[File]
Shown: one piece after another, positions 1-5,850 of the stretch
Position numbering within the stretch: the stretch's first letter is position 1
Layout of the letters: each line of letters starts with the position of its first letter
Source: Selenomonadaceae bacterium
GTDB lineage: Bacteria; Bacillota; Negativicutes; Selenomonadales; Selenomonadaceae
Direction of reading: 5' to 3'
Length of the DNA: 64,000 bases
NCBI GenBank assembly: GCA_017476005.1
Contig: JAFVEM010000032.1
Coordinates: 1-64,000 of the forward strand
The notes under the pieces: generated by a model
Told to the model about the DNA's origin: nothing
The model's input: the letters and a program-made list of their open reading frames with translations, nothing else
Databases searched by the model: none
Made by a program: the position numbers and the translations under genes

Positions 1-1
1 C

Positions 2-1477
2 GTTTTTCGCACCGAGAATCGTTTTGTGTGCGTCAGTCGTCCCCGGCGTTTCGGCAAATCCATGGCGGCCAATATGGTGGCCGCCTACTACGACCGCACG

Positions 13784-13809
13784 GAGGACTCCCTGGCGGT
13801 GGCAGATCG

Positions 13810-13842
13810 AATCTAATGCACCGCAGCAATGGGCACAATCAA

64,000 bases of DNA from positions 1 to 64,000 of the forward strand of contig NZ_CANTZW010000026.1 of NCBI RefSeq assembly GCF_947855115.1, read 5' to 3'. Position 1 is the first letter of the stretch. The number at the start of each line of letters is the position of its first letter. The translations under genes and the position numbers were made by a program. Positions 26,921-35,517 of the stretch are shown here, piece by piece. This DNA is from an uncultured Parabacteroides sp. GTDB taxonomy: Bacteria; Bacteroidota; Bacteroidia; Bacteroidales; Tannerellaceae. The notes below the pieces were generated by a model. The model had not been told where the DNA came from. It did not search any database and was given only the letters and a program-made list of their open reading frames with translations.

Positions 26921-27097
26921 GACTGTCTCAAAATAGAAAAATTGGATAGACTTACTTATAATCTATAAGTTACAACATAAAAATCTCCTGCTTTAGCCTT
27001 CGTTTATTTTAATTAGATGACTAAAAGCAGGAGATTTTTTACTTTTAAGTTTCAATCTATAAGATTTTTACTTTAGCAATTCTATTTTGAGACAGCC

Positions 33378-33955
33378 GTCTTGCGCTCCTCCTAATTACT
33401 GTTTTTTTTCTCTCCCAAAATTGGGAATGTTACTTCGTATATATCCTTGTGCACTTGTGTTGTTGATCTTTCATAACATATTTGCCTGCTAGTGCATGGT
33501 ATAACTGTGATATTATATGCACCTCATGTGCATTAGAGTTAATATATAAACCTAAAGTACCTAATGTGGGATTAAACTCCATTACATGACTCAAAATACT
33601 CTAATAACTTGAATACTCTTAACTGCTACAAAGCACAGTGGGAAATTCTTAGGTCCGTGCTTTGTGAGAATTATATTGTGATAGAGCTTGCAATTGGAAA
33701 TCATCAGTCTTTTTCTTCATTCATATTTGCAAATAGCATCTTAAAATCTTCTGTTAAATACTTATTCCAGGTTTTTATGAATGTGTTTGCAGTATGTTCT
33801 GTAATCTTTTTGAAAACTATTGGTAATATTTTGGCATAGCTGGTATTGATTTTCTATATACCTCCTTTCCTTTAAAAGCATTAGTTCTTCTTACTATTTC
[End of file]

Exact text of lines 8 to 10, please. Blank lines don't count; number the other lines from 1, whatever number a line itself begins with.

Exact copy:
NCBI GenBank assembly: GCA_017476005.1
Contig: JAFVEM010000032.1
Coordinates: 1-64,000 of the forward strand